3. Mike says:

    No way of knowing? Bull-friggin-shiite. I get sick and tired of this every single time it snows… ‘I didn’t know! Waaaa!’ It’s very simple. It snowed. A lot. Chances are there might be a snow emergency declared. Call, go online, look in the paper, ask your neighbor, sign up for automated alerts, or if nothing else, just to be safe, move your car. Do these people want a singing telegram? Telepathic notification?

    We’re adults. Take the damn responsibility to find out.

    1. csuzeq says:

      Without power, most of those ways of checking involve having power! And if you are without power, most likely so is your neighbor. I do realize that people should always assume there will be a snow emergency, but the Government alos needs to realize they should give it some time when there is a power outage. They could have done a basic middle of the road plowing until the power is back on for all folks!

  4. Mike says:

    If my power goes out, my cell phone still works. So does my home phone, even. Most people have cell phones, and most of them are capable of e-mail and going online. And my paper still gets delivered.

    The city doesn’t necessarily know who has power and who doesn’t. And there’s too much red tape in government already without having to have the public works coordinate with the power companies to make sure they only plow the streets that have power.

    If they waited till the power was back on for all folks, twice as many people would be complaining because the city is taking their time getting the streets cleared, just because some neighborhood on the other side of town doesn’t have power. Not to mention, there’s a reason why they don’t just plow the middle of the streets – because it’s much more efficient and cost effective to do the whole street at once.

    1. Amy says:

      Sorry, but not everyone can afford a cell phone capable of internet and email. Although we all know there are outlets to know about a snow emergency, we checked almost all of them including, WCCO website, city of Minneapolis website and Star Tribune website and we were watching a local television station before we left our house and did not hear or see any alerts. We are well aware of the fact that when it snows a lot a snow emergency may be declared, but this time we had company, we couldn’t all fit our cars in the driveway and we checked to see if we needed to move our cars blocks away or if we could just leave them in front of our house…since we didn’t see any alerts by 10:30PM we assumed we were ok. You don’t have to be so snide about this situation, we aren’t asking for sympathy, just for them to have utlilized more of the available outlets for alerts.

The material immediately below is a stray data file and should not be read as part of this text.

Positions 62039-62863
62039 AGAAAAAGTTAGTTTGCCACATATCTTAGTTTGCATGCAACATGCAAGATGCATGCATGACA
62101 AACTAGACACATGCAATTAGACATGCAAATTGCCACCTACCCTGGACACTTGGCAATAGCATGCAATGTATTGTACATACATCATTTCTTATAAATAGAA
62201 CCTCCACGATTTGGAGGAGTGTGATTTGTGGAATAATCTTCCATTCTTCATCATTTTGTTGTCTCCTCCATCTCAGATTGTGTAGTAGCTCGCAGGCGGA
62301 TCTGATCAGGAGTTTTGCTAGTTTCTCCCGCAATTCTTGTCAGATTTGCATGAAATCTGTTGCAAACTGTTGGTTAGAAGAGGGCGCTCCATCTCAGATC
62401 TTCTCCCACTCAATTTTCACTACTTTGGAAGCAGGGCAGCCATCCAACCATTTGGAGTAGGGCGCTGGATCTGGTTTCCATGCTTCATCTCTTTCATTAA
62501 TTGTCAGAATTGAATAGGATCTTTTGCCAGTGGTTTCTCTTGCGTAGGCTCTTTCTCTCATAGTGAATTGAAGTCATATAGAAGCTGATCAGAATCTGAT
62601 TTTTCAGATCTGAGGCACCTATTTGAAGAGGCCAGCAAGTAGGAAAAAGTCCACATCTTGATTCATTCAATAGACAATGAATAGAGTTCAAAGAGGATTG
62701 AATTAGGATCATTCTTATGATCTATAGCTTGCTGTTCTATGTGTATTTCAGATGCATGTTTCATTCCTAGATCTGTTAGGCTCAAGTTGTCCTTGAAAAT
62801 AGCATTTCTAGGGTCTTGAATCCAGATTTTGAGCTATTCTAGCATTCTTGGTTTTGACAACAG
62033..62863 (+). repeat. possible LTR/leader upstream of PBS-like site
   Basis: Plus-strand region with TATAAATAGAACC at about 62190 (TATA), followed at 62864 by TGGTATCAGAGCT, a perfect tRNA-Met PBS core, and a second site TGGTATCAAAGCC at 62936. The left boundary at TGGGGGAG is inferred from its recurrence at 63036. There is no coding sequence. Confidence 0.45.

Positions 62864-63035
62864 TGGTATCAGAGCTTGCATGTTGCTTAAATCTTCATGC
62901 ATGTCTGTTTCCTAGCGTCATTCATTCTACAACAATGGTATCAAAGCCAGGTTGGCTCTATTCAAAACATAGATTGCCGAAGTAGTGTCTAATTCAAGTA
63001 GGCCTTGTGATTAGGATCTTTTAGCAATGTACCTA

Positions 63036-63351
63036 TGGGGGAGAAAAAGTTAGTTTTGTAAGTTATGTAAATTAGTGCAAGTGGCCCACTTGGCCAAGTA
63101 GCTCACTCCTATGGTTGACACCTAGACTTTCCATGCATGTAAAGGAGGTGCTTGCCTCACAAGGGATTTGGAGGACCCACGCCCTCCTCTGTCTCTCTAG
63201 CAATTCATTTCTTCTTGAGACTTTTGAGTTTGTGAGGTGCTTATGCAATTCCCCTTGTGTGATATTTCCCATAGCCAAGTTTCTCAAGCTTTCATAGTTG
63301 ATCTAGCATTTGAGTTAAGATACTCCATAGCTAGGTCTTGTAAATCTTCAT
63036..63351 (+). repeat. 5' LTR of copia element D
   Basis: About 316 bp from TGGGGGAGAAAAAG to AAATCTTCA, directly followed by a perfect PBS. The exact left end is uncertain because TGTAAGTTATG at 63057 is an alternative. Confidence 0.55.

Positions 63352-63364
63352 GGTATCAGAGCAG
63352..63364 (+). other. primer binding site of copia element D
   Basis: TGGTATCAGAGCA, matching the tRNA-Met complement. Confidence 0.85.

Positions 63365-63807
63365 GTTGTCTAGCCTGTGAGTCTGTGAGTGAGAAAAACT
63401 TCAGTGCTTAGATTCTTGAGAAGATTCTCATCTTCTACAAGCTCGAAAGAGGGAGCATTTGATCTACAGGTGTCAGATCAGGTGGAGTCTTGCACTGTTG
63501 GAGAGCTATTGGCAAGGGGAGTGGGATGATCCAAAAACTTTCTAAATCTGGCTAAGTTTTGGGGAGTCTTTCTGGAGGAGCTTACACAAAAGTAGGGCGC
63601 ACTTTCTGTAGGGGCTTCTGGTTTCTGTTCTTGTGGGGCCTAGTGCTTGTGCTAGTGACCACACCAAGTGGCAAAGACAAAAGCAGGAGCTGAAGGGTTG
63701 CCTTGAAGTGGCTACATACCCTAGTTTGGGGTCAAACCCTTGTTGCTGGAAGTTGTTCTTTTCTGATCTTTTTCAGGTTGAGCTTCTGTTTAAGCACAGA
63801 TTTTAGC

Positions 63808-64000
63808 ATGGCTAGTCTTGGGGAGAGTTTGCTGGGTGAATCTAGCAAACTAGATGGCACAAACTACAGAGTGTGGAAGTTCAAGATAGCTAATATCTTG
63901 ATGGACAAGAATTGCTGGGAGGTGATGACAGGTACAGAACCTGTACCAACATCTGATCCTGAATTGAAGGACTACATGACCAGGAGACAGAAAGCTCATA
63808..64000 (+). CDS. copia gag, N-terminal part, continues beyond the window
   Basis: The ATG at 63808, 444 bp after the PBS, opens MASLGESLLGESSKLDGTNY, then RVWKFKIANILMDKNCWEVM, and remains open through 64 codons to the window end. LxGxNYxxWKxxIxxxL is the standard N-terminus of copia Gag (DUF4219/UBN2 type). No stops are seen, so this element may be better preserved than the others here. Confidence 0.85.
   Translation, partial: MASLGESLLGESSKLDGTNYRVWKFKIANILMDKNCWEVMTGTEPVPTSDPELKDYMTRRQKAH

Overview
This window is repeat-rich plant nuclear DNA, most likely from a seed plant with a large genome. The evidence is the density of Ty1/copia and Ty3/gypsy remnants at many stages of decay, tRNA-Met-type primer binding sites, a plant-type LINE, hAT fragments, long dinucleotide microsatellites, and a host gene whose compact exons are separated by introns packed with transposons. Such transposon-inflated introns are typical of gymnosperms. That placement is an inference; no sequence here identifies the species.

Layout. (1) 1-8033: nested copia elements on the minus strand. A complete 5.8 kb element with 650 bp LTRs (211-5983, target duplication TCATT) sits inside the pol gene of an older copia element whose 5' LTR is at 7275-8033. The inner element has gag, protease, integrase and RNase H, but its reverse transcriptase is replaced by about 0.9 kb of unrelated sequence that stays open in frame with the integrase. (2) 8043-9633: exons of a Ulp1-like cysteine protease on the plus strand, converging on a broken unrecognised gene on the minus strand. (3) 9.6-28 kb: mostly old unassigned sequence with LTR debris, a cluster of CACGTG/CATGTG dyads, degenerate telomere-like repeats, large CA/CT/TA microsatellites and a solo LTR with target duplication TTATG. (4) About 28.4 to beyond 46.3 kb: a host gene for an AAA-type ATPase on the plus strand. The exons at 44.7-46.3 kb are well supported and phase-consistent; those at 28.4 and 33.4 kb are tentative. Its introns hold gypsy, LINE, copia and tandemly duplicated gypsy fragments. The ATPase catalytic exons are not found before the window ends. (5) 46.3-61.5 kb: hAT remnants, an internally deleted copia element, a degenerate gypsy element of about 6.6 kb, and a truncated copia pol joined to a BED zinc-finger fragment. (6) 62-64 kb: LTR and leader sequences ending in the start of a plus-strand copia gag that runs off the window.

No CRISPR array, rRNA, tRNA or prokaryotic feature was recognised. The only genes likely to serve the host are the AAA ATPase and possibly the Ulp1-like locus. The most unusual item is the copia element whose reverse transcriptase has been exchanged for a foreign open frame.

1. bjorn says:

        why wait to be told…call the snow emergency hotline…easy it tells you if there is one or not. I new by early evening that there had been one called in both st paul AND minneapolis by calling

  5. Snow says:

    Without power all common sense seems to disappear. 10 inches of snow and you’re questioning a snow emergency? You deserve to be ticketed and towed.

  6. Amy Parker says:

    I am not asking for a “singing telegram” all I would like is for alerts on websites and television programs meant for people who are not signed up for email alerts and text message alerts…had there been an alert on one of the local news websites, my car would not have gotten towed. So congratulations on being so prepared, but I did not watch the 10 o-clock news on a Saturday night while friends from out of town were visiting so I checked multiple websites to see if we needed to move our car at 10:30 when we left our house and there was nothing there to let me know there was a snow emergency declared.

  7. Jess says:

    There *were* alerts on television that were not the 10pm news. I’m sympathetic to a point but as one person pointed out: at 10 inches of snow, use your common sense.